process, make sure you are using some form of cvs repository (we use
Rational ClearCase (no endorsement)). if developers are caught checking in
code that does not compile, they should be punished as such (ie: bring
donuts/snacks/etc. for the rest of the team the following day). it shouldn't
be the "build master" who manages the code base, but the developers.
(although the build master is usually a developer too).

d.


-----Original Message-----
From: Unchis, Debra [mailto:DUnchis@coral-energy.com]
Sent: Thursday, October 17, 2002 1:55 PM
To: 'ant-user@jakarta.apache.org'
Subject: Looking for a Build Philosophy


Here's a change of pace question for the group...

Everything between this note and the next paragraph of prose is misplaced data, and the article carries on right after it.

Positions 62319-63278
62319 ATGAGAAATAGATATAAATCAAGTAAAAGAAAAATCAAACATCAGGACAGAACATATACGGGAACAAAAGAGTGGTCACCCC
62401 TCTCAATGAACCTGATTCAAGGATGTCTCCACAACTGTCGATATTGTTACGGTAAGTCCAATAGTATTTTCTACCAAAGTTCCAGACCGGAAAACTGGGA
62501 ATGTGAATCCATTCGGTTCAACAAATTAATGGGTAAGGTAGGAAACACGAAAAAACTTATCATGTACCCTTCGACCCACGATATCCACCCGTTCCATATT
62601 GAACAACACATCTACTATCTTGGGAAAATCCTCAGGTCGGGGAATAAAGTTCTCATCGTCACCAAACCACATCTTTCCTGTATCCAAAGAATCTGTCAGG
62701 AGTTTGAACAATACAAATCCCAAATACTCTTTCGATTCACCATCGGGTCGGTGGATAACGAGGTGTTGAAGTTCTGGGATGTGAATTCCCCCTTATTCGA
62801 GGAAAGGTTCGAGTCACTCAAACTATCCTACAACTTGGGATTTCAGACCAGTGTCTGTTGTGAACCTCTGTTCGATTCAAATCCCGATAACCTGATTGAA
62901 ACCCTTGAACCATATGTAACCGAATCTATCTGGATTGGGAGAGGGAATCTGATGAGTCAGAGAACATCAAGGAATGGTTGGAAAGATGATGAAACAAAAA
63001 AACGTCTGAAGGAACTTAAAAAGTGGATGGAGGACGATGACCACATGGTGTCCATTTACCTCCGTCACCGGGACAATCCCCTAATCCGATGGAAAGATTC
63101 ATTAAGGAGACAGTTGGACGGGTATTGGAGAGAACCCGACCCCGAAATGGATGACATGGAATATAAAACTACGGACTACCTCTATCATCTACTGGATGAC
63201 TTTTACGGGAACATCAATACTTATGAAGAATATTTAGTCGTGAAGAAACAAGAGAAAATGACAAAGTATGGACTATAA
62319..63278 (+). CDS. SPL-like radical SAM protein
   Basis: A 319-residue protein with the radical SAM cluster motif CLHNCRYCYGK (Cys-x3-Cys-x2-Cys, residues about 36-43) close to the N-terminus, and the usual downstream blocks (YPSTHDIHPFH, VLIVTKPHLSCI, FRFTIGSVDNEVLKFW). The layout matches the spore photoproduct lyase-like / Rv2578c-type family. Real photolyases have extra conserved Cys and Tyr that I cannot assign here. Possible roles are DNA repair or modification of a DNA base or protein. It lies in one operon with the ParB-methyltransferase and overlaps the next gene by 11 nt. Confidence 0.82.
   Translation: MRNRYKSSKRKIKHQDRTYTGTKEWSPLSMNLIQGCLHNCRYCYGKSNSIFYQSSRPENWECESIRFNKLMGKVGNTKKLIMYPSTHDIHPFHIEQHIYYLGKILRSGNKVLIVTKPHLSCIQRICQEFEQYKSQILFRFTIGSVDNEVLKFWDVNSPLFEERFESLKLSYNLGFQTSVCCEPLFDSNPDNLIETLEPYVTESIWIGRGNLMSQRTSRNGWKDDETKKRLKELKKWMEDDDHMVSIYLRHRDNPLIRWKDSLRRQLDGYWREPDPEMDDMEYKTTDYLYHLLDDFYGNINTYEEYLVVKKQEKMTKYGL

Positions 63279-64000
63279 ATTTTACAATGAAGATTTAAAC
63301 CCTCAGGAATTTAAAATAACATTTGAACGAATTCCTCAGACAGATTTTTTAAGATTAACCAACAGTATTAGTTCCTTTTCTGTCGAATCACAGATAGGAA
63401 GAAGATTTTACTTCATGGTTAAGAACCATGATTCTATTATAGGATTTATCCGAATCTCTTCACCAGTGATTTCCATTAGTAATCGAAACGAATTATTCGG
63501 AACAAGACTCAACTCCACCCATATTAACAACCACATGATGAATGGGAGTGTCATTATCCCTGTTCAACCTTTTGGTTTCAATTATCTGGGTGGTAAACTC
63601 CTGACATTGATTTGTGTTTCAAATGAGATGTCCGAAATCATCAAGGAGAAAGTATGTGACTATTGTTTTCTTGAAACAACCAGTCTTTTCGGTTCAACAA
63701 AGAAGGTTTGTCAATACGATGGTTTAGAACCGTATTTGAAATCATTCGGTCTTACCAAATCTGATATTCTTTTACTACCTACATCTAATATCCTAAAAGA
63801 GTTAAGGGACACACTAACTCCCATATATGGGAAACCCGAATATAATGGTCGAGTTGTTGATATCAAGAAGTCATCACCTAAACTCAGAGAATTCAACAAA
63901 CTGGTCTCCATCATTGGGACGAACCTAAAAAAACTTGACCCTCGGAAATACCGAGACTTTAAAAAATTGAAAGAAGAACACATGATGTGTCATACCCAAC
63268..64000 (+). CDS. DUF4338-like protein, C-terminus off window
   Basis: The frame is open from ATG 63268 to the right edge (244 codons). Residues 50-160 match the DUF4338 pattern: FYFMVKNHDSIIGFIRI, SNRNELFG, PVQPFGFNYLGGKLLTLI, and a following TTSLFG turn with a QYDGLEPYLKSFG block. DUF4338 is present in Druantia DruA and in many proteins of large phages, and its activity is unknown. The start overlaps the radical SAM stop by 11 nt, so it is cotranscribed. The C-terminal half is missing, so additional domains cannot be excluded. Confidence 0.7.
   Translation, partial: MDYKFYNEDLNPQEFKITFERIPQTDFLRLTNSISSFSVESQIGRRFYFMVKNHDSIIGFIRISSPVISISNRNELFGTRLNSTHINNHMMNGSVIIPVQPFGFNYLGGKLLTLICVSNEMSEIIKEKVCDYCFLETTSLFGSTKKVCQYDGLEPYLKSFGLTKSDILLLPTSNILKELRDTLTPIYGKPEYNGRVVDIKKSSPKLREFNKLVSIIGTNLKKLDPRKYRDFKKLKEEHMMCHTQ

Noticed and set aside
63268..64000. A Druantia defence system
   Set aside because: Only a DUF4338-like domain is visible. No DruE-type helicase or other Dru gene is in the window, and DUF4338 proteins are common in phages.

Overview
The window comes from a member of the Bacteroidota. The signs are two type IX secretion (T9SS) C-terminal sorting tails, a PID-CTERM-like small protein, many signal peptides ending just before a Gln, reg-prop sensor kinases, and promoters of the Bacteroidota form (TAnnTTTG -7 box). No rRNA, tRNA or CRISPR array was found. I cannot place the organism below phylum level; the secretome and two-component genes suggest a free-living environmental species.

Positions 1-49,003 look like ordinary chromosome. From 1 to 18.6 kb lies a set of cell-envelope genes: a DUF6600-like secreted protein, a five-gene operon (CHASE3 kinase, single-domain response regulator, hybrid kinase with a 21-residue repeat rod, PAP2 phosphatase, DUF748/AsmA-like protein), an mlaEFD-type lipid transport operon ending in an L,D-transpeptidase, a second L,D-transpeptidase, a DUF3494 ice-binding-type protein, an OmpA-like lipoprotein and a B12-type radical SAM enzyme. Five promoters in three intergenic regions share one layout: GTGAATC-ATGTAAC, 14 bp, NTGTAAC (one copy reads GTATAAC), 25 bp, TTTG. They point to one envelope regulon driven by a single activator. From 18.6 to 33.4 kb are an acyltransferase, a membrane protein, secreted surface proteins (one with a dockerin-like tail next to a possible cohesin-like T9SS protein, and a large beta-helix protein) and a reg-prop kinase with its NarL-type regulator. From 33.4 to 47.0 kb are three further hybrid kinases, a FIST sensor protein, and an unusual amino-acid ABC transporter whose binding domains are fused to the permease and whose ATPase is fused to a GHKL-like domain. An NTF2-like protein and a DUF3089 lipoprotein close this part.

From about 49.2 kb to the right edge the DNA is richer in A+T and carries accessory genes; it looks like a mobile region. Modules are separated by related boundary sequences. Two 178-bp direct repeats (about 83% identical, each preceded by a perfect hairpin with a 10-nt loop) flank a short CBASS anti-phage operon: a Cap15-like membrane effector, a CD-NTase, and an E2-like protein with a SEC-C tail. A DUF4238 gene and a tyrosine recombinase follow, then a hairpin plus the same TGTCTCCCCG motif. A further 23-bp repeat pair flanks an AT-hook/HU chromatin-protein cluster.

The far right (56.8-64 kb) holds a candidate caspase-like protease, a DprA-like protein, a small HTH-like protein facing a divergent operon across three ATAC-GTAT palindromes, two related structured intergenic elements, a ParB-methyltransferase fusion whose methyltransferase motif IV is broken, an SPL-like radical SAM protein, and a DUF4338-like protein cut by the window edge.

I am the Build Manager for my group.  By "Build Manager" I mean I wrote the
build.xml for our code, I don't have a full fledged background in what I'm
calling "build philosophy".

So I'm no expert here, I'm just trying to get an idea on how other
organizations do it. Not the technical on internal aspects of the build (not
the targets and tasks) but the PROCESS, the philosophy behind a build. I
know there is no right or wrong, but I don't have any examples to follow so
that's what I'm looking to this large pool of fellow builders for:


I mean I'm sure this can be simplified to build when it's necessary or when
changes are made, but I find on my project that we are building every night
and I'm finding that I spend half of my day tracking down errors and
rebuilding. I kind of think that's a waste, but I don't have any facts or
examples to back me up. Management says "build", so I build, but there has
to be a better SYSTEM out there. Can you all help me out with some real life
experiences and advice?

Thanks so much.
Debbie